London dwellers are now more likely to buy a car sooner than planned than in any other region of the UK as a result of Covid-19. New figures from Close Brothers Motor Finance, shared exclusively with City A.M., show that over a fifth of Londoners – 21 per cent – are now more likely to buy a car sooner than they had previously planned.
That’s twice as high as the national average of 11 per cent, and the highest proportion of all the regions of the UK. With people urged to avoid public transport as a result of the coronavirus pandemic, the UK has seen a resurgence in private car use over the last 12 months. Figures from the Department for Transport (DfT) show that while car use is at between 80-90 per cent of pre-pandemic levels, Tube use still remains below 30 per cent of “normal” levels.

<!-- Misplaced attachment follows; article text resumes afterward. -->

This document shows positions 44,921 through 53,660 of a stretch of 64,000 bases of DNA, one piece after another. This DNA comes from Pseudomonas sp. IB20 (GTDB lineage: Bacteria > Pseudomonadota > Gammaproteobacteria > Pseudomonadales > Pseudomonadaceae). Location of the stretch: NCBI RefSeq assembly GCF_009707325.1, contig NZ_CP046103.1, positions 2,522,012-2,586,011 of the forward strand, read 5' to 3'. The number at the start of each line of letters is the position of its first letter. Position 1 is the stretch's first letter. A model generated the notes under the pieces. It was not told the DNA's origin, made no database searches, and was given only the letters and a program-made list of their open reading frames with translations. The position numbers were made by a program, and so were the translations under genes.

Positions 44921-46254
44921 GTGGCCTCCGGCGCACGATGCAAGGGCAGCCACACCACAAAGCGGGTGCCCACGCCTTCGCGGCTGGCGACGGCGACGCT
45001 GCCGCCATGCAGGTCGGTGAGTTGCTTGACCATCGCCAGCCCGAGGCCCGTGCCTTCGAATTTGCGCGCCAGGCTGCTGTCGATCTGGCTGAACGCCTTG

Seán Kemple, managing director of Close Brothers Motor Finance, told City A.M. that Londoners were now turning their back on Tube and bus travel. “One of the most significant impacts of the pandemic for the motor industry is that it’s triggered a change in consumer sentiment toward car ownership”, he said. “Many people have experienced increased reticence to use public transport as a result of Covid-19, and this is evidently the case in London – as a city usually heaving with commuters, Londoners are now bucking the trend and turning to car-buying instead.”
The figures, from Close Brothers annual motor finance report, show that young people around the UK are now also more likely to have brought forward plans to buy a car. A quarter of 17-25 year olds now plan to buy a car sooner than they had previously planned, more than double the national average.
Source: City AM